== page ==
• CPU Overheat: When Turbo Boost is activated, prepare to experiment high temperatures on your CPU, since it pushes till it reaches almost the Junction Tº, usually 100 ºC. This is controlled by hardware, but if you want your computer to live long, better keep it as low as possible. With Turbo Boost disabled I’ve been able to get up to 20 ºC degrees less!!!, that’s a value worth considering.
  • Parallel Processing: Turbo Boost is enabled when one of the CPU cores reaches 100%, increasing the core Mhz, but It won’t do it if all or your cores are 100%, since that will create a lot of overheat. This will reduce your parallel processing performance so, in some situations, you better disable it.

If you are like me, you probably do some high cpu demanding tasks from time to time, like photoshop editing, video transcoding, casual gaming, etc. and your fans go to max speeds while your CPU keeps crazy ranges like 93 – 98 ºC.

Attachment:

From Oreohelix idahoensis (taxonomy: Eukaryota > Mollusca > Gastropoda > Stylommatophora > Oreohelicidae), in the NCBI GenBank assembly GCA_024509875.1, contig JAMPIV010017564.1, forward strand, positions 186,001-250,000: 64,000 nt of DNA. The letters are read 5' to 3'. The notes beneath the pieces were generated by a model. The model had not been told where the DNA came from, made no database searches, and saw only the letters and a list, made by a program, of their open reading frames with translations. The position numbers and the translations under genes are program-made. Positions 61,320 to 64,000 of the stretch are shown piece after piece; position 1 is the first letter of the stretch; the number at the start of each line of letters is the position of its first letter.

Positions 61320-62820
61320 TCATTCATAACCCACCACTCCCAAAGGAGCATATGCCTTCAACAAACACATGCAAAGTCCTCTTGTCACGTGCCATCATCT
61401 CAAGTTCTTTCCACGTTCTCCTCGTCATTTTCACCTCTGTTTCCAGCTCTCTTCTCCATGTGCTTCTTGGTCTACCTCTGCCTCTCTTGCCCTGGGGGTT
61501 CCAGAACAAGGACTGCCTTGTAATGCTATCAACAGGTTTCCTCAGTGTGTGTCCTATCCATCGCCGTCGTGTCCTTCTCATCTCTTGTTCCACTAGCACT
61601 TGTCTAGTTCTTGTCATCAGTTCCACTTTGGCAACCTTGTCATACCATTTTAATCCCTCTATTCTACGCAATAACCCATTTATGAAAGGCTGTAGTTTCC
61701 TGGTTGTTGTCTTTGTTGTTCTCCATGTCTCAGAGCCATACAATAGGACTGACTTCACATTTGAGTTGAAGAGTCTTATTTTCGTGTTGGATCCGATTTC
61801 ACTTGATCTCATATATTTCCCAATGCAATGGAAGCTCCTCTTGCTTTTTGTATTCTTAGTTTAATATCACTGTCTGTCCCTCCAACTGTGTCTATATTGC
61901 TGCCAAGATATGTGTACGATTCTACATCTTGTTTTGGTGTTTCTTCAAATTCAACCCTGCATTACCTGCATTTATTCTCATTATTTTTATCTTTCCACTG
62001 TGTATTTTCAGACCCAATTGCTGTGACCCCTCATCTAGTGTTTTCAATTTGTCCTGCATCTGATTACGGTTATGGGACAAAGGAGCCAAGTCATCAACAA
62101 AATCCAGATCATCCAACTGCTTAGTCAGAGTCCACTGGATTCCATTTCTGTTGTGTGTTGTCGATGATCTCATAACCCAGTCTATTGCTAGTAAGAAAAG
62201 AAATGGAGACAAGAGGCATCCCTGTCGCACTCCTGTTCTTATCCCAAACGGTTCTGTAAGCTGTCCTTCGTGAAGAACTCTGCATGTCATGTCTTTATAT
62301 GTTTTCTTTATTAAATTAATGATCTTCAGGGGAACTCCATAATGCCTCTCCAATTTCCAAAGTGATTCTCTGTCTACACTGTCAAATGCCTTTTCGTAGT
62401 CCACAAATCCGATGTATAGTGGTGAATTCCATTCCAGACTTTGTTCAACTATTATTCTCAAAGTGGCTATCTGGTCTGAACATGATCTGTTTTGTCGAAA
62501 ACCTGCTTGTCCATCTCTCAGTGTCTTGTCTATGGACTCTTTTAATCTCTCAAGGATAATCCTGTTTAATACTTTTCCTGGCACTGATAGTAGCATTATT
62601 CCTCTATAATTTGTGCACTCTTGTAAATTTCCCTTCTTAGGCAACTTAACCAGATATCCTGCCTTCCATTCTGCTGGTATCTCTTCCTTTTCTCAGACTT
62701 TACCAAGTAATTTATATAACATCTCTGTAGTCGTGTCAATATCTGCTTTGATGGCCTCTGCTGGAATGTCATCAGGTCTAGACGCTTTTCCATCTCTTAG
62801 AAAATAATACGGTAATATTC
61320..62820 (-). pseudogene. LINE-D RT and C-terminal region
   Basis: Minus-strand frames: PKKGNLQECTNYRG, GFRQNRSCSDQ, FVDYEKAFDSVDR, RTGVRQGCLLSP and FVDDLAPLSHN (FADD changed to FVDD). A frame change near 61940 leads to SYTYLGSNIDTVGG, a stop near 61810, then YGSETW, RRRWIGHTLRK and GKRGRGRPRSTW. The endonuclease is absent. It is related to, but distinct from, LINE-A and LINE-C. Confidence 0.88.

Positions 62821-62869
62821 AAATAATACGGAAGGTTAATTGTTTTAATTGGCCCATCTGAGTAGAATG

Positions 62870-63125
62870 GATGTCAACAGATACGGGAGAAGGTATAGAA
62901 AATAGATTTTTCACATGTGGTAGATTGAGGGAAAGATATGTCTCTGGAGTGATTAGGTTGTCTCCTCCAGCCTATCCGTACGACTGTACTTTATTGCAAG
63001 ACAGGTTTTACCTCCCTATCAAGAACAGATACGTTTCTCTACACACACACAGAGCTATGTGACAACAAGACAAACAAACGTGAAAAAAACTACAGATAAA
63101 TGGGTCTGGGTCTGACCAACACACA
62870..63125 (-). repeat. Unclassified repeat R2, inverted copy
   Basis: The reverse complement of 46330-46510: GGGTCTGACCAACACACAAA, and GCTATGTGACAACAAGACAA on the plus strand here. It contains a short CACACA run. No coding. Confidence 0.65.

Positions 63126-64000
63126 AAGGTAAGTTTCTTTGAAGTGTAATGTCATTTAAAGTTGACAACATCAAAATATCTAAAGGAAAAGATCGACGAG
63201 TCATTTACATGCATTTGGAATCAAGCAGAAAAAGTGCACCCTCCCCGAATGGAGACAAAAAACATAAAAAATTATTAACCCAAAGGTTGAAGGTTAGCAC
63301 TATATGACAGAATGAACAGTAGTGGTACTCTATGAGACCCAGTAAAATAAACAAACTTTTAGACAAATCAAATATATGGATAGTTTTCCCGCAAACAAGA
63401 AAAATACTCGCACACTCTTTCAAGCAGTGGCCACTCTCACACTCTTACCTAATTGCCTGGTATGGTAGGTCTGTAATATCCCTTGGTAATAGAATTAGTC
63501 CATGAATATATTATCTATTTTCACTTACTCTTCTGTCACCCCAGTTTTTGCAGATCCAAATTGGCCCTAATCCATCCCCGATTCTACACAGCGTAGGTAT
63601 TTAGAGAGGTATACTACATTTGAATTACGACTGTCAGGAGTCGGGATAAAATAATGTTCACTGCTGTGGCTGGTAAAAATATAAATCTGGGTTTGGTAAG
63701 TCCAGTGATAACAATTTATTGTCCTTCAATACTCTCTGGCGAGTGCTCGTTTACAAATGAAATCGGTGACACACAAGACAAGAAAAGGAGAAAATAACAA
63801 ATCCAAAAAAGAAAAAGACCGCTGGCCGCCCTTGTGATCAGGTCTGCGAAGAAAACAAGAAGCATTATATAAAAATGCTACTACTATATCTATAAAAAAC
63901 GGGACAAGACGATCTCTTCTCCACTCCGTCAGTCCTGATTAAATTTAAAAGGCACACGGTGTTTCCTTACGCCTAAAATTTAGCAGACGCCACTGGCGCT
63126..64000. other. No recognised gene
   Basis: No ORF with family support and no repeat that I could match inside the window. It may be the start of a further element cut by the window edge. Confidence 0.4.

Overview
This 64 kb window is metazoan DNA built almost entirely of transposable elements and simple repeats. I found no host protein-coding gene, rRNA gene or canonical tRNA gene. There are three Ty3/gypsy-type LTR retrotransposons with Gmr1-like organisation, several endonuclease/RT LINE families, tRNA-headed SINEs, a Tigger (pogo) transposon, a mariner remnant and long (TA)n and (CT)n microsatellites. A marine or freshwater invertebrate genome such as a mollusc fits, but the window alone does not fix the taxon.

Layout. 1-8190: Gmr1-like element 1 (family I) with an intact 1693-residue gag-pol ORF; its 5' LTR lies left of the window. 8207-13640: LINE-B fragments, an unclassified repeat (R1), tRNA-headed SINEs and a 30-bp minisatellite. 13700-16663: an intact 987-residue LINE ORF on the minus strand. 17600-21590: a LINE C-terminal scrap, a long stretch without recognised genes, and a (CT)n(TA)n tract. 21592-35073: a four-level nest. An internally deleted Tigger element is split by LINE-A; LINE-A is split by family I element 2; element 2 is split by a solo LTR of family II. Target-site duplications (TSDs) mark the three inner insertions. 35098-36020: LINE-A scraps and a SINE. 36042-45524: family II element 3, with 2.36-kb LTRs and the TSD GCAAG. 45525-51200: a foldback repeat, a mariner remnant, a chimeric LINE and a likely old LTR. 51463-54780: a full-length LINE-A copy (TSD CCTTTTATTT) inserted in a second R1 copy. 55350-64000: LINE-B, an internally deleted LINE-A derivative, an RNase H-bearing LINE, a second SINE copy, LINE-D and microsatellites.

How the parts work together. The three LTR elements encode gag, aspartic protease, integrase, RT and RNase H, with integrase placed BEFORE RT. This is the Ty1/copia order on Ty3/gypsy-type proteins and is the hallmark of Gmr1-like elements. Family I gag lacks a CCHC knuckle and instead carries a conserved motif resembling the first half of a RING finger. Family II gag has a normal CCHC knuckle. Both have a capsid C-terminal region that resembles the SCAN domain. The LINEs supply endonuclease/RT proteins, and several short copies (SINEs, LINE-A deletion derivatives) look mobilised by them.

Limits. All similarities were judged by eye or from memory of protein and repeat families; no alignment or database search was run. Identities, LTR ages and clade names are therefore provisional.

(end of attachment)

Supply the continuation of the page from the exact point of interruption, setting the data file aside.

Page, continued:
I’ve started to look for applications, and the only thing I found was this cool kernel extension https://github.com/nanoant/DisableTurboBoost.kext created by “nanoant”. This is a very simple extension that manipulates the MSR record writing the Turbo Boost flag.

If you don’t want to always be opening your terminal, compile the code, make sure you don’t forget to re-enable it, etc. then Turbo Boost Switcher is for you.

 

How to know if Turbo Boost is enabled (or not):

To see the differences between having Turbo Boost enabled or not, you can do the following tasks:

  • Install smcFanControl, a cool app that will help you to set your fan speeds to desired values.
  • The simplest one, do some high demanding gaming with Turbo Boost enabled and disabled, checking the CPU temperature values and see the differences.
  • You can also launch some long time high demanding tasks, like the Geekbench benchmarks app. You’ll get a lower value since Turbo Boost will not be triggered. On my Macbook Air I go from 7500 to 4000 points aprox. with Turbo Boost disabled.
  • Open a terminal and execute “kextstat -v”. If you see a line including “com.rugarciap.DisableTurboBoost” that means Turbo Boost is disabled.